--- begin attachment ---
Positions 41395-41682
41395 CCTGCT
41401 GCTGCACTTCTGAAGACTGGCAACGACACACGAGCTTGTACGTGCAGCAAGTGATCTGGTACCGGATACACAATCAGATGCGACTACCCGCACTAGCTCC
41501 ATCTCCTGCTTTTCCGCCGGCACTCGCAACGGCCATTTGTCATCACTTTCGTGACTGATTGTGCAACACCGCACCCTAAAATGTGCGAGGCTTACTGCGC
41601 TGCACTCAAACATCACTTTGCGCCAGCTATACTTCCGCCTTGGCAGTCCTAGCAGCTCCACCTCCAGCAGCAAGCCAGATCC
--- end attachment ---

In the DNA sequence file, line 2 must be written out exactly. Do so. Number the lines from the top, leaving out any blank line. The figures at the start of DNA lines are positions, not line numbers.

41395 CCTGCT